European commission puts breaks on VW's plan of taking control of MAN SE.
New Delhi, June 28 -- The Europe's largest automobile player Volkswagen (VW) AG which is in a quest to further its horizons outside Europe has reportedly suffered a setback in its efforts to create Europe's biggest truck maker as a European regulator pushed it to drop plans to take control of MAN SE's supervisory board.
According to reports, the German carmaker, which has made a takeover offer for MAN that expires on Wednesday, had wanted several of its managers to take seats on MAN's board at the truck maker's annual shareholders' meeting in Munich. The move is part of VW Chairman Ferdinand Piech's plan to create Europe's biggest truck maker by combining MAN and Sweden's Scania to take on world Number 1 player Daimler and its next biggest rival Volvo. But the European Commission said VW's overly hasty grasp for control would breach merger rules and told Europe's biggest carmaker to wait for regulatory approval of closer cooperation of VW, MAN and Scania.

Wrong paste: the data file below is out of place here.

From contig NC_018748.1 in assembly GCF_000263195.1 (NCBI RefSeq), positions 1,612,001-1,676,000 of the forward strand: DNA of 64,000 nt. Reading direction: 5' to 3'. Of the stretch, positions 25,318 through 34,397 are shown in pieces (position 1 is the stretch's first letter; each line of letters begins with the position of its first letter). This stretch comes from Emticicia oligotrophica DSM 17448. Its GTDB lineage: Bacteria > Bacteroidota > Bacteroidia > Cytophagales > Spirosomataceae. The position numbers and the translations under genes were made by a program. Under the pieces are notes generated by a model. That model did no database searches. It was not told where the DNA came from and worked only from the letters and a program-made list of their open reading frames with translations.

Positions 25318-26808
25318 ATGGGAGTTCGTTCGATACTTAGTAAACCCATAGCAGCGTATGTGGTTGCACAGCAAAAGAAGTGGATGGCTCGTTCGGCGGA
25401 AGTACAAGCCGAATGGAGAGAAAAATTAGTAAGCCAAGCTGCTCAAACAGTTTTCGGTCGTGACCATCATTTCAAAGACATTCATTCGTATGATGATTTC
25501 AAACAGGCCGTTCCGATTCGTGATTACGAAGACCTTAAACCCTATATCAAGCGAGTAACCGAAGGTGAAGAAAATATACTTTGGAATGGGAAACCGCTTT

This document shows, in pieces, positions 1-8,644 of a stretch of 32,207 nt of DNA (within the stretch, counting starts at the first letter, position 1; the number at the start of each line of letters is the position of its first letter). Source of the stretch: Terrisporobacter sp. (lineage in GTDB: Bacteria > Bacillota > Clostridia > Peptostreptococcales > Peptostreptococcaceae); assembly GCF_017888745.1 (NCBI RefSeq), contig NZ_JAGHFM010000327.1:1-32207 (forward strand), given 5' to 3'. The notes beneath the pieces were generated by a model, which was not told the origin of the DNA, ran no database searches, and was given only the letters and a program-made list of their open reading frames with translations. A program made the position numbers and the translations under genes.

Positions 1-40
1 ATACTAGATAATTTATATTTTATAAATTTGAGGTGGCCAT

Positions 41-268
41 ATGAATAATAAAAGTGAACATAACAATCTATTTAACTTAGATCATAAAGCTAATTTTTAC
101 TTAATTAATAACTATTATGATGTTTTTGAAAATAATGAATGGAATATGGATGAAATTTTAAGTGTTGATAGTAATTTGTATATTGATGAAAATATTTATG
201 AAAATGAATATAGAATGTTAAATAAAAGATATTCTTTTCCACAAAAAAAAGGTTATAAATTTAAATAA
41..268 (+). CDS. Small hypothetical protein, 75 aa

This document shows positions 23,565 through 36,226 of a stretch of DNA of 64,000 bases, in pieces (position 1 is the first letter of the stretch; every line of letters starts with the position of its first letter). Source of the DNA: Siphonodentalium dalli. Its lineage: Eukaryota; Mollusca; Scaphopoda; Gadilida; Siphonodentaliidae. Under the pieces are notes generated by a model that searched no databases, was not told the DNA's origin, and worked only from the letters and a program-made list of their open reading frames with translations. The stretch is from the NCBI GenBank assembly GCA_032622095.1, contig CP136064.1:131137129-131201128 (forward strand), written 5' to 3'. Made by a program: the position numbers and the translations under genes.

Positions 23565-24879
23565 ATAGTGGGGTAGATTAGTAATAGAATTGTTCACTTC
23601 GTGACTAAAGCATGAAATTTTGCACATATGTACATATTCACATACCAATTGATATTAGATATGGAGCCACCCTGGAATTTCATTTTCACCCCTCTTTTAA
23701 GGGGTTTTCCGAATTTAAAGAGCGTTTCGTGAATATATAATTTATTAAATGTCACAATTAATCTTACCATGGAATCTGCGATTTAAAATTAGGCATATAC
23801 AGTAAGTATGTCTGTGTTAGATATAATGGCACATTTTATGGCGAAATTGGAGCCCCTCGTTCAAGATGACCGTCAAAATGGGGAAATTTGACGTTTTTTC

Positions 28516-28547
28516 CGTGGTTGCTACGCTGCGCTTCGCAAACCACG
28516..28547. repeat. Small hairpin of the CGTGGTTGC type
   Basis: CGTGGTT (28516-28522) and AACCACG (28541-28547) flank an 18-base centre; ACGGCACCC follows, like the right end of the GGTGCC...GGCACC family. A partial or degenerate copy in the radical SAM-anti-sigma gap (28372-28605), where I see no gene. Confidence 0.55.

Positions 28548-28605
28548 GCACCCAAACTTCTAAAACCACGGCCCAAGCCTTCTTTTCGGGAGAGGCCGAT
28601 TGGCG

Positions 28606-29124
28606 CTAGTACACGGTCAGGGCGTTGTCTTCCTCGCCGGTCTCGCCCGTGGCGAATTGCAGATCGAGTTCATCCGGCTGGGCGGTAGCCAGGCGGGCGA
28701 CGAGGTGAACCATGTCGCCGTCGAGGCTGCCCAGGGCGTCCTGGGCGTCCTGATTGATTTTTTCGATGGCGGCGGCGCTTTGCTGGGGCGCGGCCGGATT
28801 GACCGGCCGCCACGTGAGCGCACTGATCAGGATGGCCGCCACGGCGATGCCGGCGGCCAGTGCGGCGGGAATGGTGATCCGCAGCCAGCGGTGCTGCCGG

The reports quoted a spokeswoman for EU Competition Commissioner Joaquin Almunia as saying "One cannot exercise control ahead of the Commission's decision." Meanwhile, VW said it was withdrawing its proposal to appoint VW Chief Executive Martin Winterkorn, VW CFO Hans Dieter Poetsch and trucks chief Jochem Heizmann to MAN's board. The group said it was in talks with the European Commission and was confident it could submit the formal application for merger control clearance in the coming weeks. It was also mentioned that VW launched a low-ball bid valuing MAN at about euro 13.8 billion ($19.5 billion) last month, aiming to raise its stake in the truck maker to 35-40 per cent of voting rights for now to get regulatory approval for closer cooperation between MAN and Scania without buying the whole company.
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|Date:||Jun 28, 2011|
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